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April 2014

Forward Head Posture (FHP)-The Increasing Risk to Upper Back-Neck Health

by Nick A. Titley, M.S., NPI-Certified Posture Specialist

Musculoskeletal conditions can result in minor aches and pains or long term pain, discomfort, and sometimes loss of function. Now that I have your attention, as you lean forward on the edge of your seat to continue reading this information, your shoulders may be rounding forward while your head might be shifting slightly outward. If you consistently read in this posture, or if you find yourself hanging your head when you walk and send a text message, you might be more in line for developing a common musculoskeletal condition called forward head posture.

According to Spine Health, forward head posture (FHP) is a musculoskeletal condition where your cervical spine, or head and neck area, have protracted forward away from your body's line of gravity. Forward head posture can also cause a hunched forward appearance and will affect your head and spinal posture, stance, and gait while you're in motion.

An article by the Nikitow Chiropractic Wellness Center explains how you could develop FHP due to trauma and bad posture while repeatedly using computers, watching TV, and playing video games. Heavy backpacks and lying on improperly placed pillows can also force your head and neck to adapt to a forward head posture.

The Wellness Center also explains how FHP is developed as a result of repetitive behaviors. These behaviors strengthen your nerve and muscle pathways, causing the head and neck to adapt to FHP more readily. "It is the repetition of forward head movements combined with poor ergonomic postures and/or trauma that causes the body to adapt to forward head posture."

It's easy for you to develop FHP. In many of the activities you're currently doing, you may find yourself bending or lurching your neck forward to stare at something. Imagine the way you walk, lay, sit, or stand while reading or typing. If you're constantly glued to a device and find yourself bending or leaning your head forward, you're increasing your risk of developing FHP.

According to Dr. Rene Cailliet forward head posture can add up to thirty pounds of abnormal leverage on the cervical spine and this could pull the entire spine out of alignment. It also aids in tension headaches, tight upper back muscles, and discomfort in the neck area. Severe FHP leads to long term muscle strain, disc hernias, and pinched nerves.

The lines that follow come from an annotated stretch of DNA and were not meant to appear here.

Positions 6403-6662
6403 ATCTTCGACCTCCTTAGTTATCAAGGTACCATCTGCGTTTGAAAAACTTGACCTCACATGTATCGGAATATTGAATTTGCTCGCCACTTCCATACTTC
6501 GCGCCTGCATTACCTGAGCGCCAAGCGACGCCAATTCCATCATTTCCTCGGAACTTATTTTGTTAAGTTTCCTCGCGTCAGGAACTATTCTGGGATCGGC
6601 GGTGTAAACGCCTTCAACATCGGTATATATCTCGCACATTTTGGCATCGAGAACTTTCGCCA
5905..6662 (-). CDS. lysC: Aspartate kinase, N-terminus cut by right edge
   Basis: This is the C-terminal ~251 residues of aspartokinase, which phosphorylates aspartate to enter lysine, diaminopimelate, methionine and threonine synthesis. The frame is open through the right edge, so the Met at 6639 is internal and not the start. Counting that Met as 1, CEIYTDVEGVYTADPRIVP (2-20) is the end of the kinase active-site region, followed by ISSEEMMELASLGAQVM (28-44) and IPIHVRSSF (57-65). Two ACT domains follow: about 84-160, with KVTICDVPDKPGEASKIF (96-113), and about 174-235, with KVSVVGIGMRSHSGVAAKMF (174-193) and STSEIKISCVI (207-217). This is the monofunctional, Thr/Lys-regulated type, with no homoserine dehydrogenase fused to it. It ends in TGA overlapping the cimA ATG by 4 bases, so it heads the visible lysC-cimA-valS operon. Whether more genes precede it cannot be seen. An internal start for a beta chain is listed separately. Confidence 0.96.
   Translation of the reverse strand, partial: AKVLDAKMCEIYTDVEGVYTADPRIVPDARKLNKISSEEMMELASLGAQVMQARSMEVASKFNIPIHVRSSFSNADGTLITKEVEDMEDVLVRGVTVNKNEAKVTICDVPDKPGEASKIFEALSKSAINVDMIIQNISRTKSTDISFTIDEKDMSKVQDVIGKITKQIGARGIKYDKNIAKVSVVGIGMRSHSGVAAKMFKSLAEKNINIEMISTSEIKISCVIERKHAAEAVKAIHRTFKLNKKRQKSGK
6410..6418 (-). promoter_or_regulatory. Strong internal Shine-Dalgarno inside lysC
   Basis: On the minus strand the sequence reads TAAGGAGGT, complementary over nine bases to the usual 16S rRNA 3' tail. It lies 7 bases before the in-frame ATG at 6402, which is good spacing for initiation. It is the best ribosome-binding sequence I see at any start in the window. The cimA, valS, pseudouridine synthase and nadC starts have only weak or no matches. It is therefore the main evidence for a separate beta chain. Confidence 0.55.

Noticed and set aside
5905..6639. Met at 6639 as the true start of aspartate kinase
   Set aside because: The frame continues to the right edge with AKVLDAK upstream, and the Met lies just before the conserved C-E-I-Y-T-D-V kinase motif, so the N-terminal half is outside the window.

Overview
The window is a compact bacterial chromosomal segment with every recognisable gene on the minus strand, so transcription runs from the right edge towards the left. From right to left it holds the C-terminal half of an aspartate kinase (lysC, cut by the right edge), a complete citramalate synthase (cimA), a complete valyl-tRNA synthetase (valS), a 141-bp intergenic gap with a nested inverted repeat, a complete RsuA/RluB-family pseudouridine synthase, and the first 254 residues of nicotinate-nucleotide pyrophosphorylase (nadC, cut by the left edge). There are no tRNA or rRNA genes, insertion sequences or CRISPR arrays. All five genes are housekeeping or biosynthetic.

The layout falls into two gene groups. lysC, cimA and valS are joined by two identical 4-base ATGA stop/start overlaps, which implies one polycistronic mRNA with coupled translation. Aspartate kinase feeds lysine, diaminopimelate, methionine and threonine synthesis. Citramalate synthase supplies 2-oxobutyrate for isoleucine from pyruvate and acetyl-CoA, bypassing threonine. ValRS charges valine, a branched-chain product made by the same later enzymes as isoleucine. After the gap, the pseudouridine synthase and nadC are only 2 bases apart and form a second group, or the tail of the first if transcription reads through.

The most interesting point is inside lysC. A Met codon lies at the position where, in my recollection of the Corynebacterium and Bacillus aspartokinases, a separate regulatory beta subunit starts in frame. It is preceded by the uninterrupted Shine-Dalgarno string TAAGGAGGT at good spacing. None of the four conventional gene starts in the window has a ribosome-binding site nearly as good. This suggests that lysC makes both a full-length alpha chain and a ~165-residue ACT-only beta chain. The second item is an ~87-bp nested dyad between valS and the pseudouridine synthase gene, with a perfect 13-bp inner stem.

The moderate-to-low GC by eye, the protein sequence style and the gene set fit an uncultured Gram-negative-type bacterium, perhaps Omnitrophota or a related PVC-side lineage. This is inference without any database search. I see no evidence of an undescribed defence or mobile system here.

Dr. Cailliet also explains that forward head posture (FHP) may result in the loss of 30% of vital lung capacity. "These breath-related effects are primarily due to the loss of the cervical lordosis which blocks the action of the hyoid muscles, especially the  inferior hyoid responsible for helping lift the first rib during inhalation."

Handling FHP can be challenging and if it's severe, or if you're currently worried about symptoms, then you should schedule an appointment with a National Posture Institute-Certified Posture Specialist, healthcare professional, or register for NPI’s Online Public Posture Program for consumers to learn about posture and daily posture correction exercises (learn more here:  NPI’s Online Public Posture Program.)  If you have minor cases of FHP or you're worried about it developing further, then I suggest you begin by changing your habits and by developing a better awareness about your postural alignment when you engage in your daily routines.


Forward Head Posture Forward Head Posture Corrected


Pay special attention to the activities that you engage in repetitively (i.e. for long periods of time). If you find yourself leaning forward while staring at the computer, or hanging your head to send a text message, then you'll need to make some adjustments to your body's position and to your workspace.

Be ready to adjust your seat and your computer's position and its monitor. You may also need to shift your arms in front of you while texting to keep your head and neck in a better position. Aim for a position where you can sit or stand comfortably without putting strain on your head and neck.

The likelihood of developing FHP increases when you spend prolonged time in bad head and neck posture. What you do consistently will make the difference between good postural alignment and musculoskeletal problems. FHP must be corrected with habitual adjustments to your head and neck's postural alignment and to your body's position while you engage in your typical activities.


  • Morrison , G. (2011, July 03). How poor posture causes neck pain. Retrieved from spine-health.com/conditions/neck-pain/how-poor-posture-causes-neck-pain
  • Nikitow, D. (2014). Damaging effects of forward head posture. Retrieved from denvertechchiro/files/fhp_revised.pdf
  • Cailliet R, Gross L, Rejuvenation Strategy. New York, Doubleday and Co. 1987
  • National Posture Institute Online Public Posture Program for the Public:  http://www.npionline.org/programs/public/index


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